You can’t put health in a box. You can’t put a calorie count on it, or a specific work out, or quantify hours at the gym. You can’t find it on a scale because at the end of the day, what is healthy is individualized. It’s what makes you feel best. It’s whatever size you are, it’s what makes your body and spirit and mind happy. What is healthy is being yourself and giving your body its proper respect.
PCOS: The hormonal condition everyone needs to pay attention to.
Recently, while wasting time on WebMD, I decided to test the symptom checker. Instead of putting in a bunch of arbitrary symptoms, so I could be told I’m pregnant due to my uterus, hunger, and cramps, I decided to put in my real symptoms of a condition I actually have, and see if it gave me the right answer.
Now, I have PCOS (Polycystic Ovary Syndrome). PCOS is important to know about, even if you don’t have ovaries, because chances are you might know someone with ovaries, and they could use this information. So men, read on!
I put in all the normal symptoms: irregularity in periods, weight gain, difficulty controlling weight, skin issues.
Turns out it was most likely that I had a skin disorder. Halfway down the list, I saw things like “lupus” and “methamphetamine use.” I didn’t see PCOS, despite WedMD having an entire directory for it.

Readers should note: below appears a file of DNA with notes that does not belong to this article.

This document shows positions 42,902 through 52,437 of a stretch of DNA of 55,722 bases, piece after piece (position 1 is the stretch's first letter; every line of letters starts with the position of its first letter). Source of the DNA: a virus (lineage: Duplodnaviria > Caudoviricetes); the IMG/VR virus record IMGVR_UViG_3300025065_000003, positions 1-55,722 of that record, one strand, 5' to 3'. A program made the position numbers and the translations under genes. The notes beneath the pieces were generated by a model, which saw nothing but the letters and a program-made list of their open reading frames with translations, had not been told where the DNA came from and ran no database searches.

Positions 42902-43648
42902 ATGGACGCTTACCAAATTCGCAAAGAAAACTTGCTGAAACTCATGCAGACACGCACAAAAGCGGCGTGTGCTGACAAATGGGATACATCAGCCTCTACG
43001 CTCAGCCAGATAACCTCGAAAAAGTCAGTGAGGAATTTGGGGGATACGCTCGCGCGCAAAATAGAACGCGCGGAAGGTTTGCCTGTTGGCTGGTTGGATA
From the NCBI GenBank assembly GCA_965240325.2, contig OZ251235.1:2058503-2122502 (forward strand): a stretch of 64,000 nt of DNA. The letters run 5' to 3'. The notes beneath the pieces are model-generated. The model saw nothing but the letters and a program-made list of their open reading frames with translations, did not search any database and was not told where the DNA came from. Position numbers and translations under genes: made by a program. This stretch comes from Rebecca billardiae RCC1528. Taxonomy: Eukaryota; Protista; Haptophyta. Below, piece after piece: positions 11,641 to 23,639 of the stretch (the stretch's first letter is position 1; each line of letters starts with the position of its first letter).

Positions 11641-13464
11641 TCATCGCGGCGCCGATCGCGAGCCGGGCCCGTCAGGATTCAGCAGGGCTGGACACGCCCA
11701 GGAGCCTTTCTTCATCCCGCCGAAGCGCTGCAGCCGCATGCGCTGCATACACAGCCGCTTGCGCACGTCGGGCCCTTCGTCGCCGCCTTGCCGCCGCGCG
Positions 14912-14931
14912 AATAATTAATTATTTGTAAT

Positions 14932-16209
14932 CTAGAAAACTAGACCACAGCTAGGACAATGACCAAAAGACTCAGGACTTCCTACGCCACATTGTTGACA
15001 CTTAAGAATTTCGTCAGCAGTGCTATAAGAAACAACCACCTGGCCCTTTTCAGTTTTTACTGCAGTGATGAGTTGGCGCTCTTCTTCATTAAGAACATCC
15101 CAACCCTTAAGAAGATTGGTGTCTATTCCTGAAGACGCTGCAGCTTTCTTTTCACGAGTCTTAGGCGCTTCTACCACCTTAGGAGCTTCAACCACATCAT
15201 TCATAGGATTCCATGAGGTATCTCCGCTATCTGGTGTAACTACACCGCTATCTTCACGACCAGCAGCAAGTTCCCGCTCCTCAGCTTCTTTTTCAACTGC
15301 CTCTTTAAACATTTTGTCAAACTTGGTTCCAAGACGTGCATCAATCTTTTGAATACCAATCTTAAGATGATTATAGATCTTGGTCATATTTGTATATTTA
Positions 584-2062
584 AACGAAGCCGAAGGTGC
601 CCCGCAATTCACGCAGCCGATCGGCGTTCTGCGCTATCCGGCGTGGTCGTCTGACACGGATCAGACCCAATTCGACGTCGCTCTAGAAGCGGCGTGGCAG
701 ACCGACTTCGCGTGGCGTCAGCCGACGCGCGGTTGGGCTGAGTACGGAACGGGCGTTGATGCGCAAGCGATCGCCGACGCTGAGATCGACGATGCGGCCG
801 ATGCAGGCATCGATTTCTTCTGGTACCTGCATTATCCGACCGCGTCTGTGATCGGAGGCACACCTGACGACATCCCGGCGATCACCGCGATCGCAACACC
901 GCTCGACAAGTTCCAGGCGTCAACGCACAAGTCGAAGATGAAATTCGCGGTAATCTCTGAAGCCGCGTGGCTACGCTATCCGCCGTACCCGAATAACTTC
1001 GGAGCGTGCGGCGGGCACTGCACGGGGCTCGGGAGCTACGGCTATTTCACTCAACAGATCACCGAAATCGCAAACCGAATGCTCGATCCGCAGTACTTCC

PCOS is not one of the random conditions no one should care about unless it happens to them. It’s insanely common, it’s hormonal, and it can make you infertile. It’s associated with obesity (hi!), and let’s not pretend that’s not everywhere.
What it is: PCOS is a hormonal condition that causes an imbalance in testosterone, causing irregular periods, and certain “male” characteristics (odd hair growth, etc). With PCOS, sometimes the ovary doesn’t release the egg, and it becomes attached to the ovary and causes a cyst. I had about forty cysts when they finally diagnosed me.
- Weight around the waist is one of the telling signs. Since this is common, PCOS isn’t automatically assumed.
- Irregular periods are common in PCOS, since it messes with the hormonal balance. Don’t let a doctor tell you that it’s due to your weight. I had two doctors blame my weight before anyone even mentioned PCOS. At this point, I was just collecting more cysts and not being diagnosed. Don’t let that happen.
- PCOS is the most common cause of menstrual irregularities in women 15-45.
- Ultrasounds with full bladders can miss the diagnosis. If you suspect PCOS, go for a transvaginal ultrasound. (I’m not aware of any more recent methods.)
- You can have PCOS your whole life and not show severe symptoms for a long time. Some get them around puberty, others might not see them until after childbirth.
- PCOS increases your chances of getting diabetes, especially when untreated.
- It is the most common fertility problem in women.
- In January, a study showed that 1 in 10 reproductive women had PCOS. This number is probably even higher because PCOS is so often undiagnosed.
And yet, doctors do to young girls and even adult women what they did to me: they blame diet, they blame weight, and they don’t do procedures because they think they can dismiss it. One doctor accused me of lying about my diet.
If you suspect PCOS, ask your doctor! It’s manageable but you need to diagnose it first.
Stay healthy, ladies. xx Rynn